This week, I had a session with my client, Grace. Grace told me that over the past few weeks she has been struggling to stay on track, particularly in the evenings. I asked Grace what sabotaging thoughts she was having in the evenings, and it was usually something like, “You’ve been working so much and had a hard day, you deserve this.”
Today I had a session with my client, Jane. I hadn’t had a session with Jane in a few months. She told me she has been feeling somewhat off track over the last few weeks. She also told me that her portions have gotten bigger again and she’s snacking at random times throughout the day, among other difficulties.
My client, Jen, recently gave up all sugar and desserts for a month leading up to her birthday because she wanted to prove to herself that she could do it. She knew that she wouldn’t give them up forever, but she wanted a bit of a reset. I worked with Jen to create a clear dessert plan, a helpful Response Card, and a compelling activity to help her achieve her goals.
Jason started to get off track and stopped counting calories for the rest of the day. This is very common. Often when dieters get off track, they don’t want to face how many calories they’re eating so they tell themselves, “I’m already over for the day. I’ll just stop counting and start again tomorrow.”
In session this week with my client, Maddy, we spent most of the session discussing a new skill for her: no wine Sunday through Thursday. Maddy told me that she had gotten into the habit of having a glass or two most nights of the week, and at 120 calories a glass, she was easily spending 1,200 calories just on wine each week, which is a lot for someone trying to lose weight. Maddy decided it was realistic that she would have a glass or two on Fridays and Saturdays, but that cutting out the rest of the week’s wine would be reasonable.
Especially during stressful times, unexpected food is an inevitable obstacle. These guidelines will provide structure and advice for making smart eating decisions for any unexpected food in your house.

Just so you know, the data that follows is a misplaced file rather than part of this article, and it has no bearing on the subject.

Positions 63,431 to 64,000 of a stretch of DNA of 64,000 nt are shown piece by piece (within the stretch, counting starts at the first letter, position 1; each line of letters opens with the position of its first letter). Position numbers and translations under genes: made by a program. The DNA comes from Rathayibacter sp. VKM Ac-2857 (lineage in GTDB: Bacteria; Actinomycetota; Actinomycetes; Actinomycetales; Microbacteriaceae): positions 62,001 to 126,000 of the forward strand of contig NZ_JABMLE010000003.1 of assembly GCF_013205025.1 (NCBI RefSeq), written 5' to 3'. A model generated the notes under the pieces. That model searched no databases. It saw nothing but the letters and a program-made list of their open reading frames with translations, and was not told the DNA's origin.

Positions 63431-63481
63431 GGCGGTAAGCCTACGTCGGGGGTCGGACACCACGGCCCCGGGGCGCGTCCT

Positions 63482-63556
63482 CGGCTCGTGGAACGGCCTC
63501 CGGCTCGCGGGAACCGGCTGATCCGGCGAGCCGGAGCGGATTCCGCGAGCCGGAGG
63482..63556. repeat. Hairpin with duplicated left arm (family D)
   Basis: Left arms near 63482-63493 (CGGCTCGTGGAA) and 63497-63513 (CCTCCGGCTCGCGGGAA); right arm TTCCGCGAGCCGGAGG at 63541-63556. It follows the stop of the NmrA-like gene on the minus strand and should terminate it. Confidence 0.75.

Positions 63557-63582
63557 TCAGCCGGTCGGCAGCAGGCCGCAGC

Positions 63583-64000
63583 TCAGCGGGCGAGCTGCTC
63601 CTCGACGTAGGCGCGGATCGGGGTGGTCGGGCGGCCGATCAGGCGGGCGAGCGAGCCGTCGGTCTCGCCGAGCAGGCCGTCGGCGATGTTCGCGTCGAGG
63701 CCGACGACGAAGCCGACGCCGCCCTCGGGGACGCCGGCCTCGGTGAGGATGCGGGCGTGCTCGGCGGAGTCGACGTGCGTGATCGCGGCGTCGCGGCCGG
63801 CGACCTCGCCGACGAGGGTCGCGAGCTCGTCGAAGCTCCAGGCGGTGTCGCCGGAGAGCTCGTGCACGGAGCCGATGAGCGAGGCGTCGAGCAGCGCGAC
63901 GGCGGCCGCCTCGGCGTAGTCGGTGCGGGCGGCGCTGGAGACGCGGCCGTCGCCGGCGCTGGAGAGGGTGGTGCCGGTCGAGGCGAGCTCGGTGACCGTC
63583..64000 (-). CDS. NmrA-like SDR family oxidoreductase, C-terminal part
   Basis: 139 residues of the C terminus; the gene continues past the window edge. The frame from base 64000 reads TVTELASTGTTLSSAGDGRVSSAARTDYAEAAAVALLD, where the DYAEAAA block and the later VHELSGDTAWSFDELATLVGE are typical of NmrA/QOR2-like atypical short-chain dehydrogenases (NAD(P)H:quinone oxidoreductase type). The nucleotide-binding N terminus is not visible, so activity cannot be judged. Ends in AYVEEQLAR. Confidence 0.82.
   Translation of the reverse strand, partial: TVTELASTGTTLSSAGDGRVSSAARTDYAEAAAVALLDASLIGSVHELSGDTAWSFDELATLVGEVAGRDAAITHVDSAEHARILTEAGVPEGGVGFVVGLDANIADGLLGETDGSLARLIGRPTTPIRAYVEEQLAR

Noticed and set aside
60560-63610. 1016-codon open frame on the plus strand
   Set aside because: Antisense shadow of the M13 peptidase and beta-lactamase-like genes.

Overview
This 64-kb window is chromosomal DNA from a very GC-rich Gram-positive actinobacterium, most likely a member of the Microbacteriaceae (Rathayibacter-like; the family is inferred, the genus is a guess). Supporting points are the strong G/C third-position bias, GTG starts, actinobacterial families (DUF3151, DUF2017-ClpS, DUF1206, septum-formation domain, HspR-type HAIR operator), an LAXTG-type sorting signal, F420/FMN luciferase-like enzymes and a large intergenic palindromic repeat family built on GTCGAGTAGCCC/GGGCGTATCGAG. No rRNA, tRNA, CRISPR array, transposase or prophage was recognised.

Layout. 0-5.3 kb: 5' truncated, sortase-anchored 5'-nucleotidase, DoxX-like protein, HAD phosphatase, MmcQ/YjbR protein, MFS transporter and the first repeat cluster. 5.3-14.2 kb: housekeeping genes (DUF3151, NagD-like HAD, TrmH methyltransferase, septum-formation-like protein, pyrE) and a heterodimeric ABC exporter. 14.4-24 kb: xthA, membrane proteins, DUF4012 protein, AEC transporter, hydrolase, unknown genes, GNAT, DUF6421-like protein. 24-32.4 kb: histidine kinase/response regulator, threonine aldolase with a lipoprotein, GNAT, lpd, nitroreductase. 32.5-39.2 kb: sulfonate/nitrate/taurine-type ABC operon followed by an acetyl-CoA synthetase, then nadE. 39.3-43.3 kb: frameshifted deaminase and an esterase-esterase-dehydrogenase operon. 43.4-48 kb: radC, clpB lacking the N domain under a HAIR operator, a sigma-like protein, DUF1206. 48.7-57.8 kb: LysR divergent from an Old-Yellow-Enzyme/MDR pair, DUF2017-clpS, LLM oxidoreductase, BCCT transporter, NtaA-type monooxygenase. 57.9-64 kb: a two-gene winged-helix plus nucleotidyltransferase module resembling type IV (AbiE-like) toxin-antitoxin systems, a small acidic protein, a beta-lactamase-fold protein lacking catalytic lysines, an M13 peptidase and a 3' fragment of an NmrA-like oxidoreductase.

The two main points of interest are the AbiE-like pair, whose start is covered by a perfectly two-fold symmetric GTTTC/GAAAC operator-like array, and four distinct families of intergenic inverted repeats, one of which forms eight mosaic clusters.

I have found that many dieters I work with initially have a “witching hour:” a period of an hour or two each day where cravings are strong and staying on track feels much harder. For most dieters, this is either the period right before dinner (around 4 PM – 6 PM) or in the hours after dinner but before bed (8 PM -10 PM). Dieters often think that they just can’t get through it without eating, but this is only because they don’t have skills that they need.
When I saw that what we were doing just wasn’t working, I knew we had to try a different strategy. As usual, I asked Katie to describe some of the situations from the past week in which she went off track. She told me that she ate a roll at dinner when she didn’t plan to and she had unplanned desserts in the evening.
My client, Megan, is going through a really hard time. Her mother is facing a major health crisis and when Megan and I met this week, she told me she was having trouble staying in control of her eating. She kept having thoughts like, “I just can’t deal with worrying about my eating right now. It’s too hard.”
A client I worked with a few years ago recently had her second baby and was having trouble getting her eating back under control. Lara told me that during her pregnancy, she let herself eat whatever she wanted and ended up gaining more weight than was healthy. Now at six months postpartum, she’s still struggling to put the skills that we had worked on back in place.
The Beck Diet Program was developed by Dr. Judith S. Beck with Deborah Beck Busis, LCSW.
Beck Institute for Cognitive Behavior Therapy is a leading international source for training, therapy, and resources in CBT.
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